Tuesday, July 8

On Silliness

IF I WERE TO relay to you the reason I broke up with my boyfriend, you would most likely think I’m a silly person, a terrible partner or maybe somewhat insane, fickle, flighty; I assure you I am not. Others among you might recognise the situation and hold me up as your hero, perhaps sketching me on the back of unopened post with a nearby biro or telling your friends about me with a detectable sense of admiration in your voice that even your nearest and dearest are envious of.
We broke up on a Sunday morning while deciding where to go for breakfast, my boyfriend of four years and I.
He – a vegan – was decided upon a vegan cafĂ©, his heart set on it.
I – a vegetarian – said—‘What about me? What if I fancy an egg or some yoghurt?’ He stuck to his guns and I to mine. We didn’t have breakfast.
I had a falafel wrap on my way to a friend’s house and wore sunglasses so that people could not see the tears running down my cheeks, caught on the black rims. It was not long after that I moved from York, where I had lived with him for three years, to London. My boss was very understanding and I was able to obtain a transfer within the company; a vacancy had opened up in Sloane Square and I was promised more money and, with it, more responsibilities and opportunities. It was so that I thought all love was silly, that I was done with it and having broken myself from that long relationship, I had, by some miracle, taken years off my life, for better or for worse.
It was in this shop that I made many new friends with whom I would go out on Friday nights. It was something for me to go out to bars and clubs once more. Single as I was and striking fists at the haunting memories over my shoulder, I indulged in many affairs that lasted only an evening and a half morning and they confirmed to me that love was silly and that I was done with it. Sometimes I would be filled with regret and want him back but I knew that it was only a moment and it would pass; love is silly and I was done with it.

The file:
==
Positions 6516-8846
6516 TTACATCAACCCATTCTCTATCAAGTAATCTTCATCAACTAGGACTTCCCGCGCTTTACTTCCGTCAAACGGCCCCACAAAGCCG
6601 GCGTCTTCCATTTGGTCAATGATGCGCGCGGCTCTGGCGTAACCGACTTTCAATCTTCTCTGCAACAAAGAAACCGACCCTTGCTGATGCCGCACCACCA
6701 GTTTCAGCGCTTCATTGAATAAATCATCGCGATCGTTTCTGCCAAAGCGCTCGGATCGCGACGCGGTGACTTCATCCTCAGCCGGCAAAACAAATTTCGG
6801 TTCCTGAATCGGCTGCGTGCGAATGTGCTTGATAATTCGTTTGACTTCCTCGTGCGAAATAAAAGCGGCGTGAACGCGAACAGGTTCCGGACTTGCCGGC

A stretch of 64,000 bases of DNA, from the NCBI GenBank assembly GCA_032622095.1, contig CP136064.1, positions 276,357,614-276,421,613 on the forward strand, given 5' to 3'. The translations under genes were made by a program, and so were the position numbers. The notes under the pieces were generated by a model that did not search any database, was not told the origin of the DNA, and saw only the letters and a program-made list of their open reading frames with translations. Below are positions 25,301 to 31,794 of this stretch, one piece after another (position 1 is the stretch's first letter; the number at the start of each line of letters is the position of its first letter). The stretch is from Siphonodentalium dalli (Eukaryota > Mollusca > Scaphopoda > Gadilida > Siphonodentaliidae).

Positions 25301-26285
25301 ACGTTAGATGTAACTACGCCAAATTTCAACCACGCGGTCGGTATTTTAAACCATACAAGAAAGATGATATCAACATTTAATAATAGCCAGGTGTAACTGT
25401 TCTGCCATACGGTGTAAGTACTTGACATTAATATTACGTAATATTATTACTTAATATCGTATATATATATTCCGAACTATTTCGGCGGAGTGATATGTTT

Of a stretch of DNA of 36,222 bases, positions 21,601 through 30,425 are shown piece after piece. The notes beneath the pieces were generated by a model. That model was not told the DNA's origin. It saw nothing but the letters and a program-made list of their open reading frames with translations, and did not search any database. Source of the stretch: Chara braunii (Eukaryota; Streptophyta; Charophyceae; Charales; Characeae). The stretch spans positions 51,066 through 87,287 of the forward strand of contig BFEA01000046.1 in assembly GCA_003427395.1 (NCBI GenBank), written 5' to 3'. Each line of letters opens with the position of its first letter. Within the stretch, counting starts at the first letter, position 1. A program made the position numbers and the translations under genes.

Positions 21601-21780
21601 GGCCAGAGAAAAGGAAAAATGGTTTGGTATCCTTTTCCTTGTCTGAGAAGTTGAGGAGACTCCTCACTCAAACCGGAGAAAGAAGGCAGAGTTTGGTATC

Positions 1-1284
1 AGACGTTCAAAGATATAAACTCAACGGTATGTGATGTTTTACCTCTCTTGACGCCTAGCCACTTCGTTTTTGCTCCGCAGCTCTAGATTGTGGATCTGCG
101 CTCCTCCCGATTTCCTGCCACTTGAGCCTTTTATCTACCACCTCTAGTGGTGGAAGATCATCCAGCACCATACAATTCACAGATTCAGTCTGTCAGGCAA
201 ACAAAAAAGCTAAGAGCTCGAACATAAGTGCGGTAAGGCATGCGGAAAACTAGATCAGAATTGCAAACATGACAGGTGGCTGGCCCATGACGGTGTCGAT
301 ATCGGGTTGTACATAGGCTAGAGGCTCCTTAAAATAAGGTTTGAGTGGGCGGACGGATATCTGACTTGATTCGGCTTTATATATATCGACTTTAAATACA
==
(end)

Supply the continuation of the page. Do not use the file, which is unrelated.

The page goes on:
One Saturday morning I had to work and was unready for it, seeing as I had spent most of the previous night awake and suddenly drunk with a young man whose profession I could not remember.
My friend, Claudia, and I had retreated, with some good fortune, to the storeroom.
Dozily we rearranged items, taking stock and between the long comfortable silences we had recently found ourselves in, I, within my tired mind, was thinking of how silly love is and how I was done with it. It was not in my habit to be so inquisitive to ask such a question but I did—
‘How did your parents meet, Claudia?’
‘O, don’t!’ she said—‘It makes me feel so hopeless.’
My interest was stirred and, needing little excuse, I stopped what I was doing and paid her full attention between the dimly-lit shelves where we were stood and not moving.
‘My dad is German, right, and my mum is English . . . British. And, way back, they both had to attend this yearly conference in Munich for work . . . I dunno what it was about. But, anyway, after the conference all of them have gone to this restaurant, right, and my dad sees my mum stood at the bar, ordering a drink or whatever, and he thinks she’s the most beautiful women he’s ever seen . . . he says . . . so he goes over to her and tries to speak to her but he can’t speak English and she can’t speak German. So they sort of hang around each other all night but neither can understand the other . . . beside, like, expressions and that. So the conference ends and my dad can’t stop thinking about my mum and how she’s the most beautiful woman he’s ever seen, right, and he’s obsessed with her. So he learns English and hopes that she’s at the conference again the next year. So he learns English during that whole year and he goes to the conference and she’s there again and he goes up to her and he says hello to her in English and starts to talking to her in English . . . and she replies in German.’
Love is silly and I was done with it, but it made me smile that she referred to them as mum and dad despite them being nothing more than strangers the first time they met.

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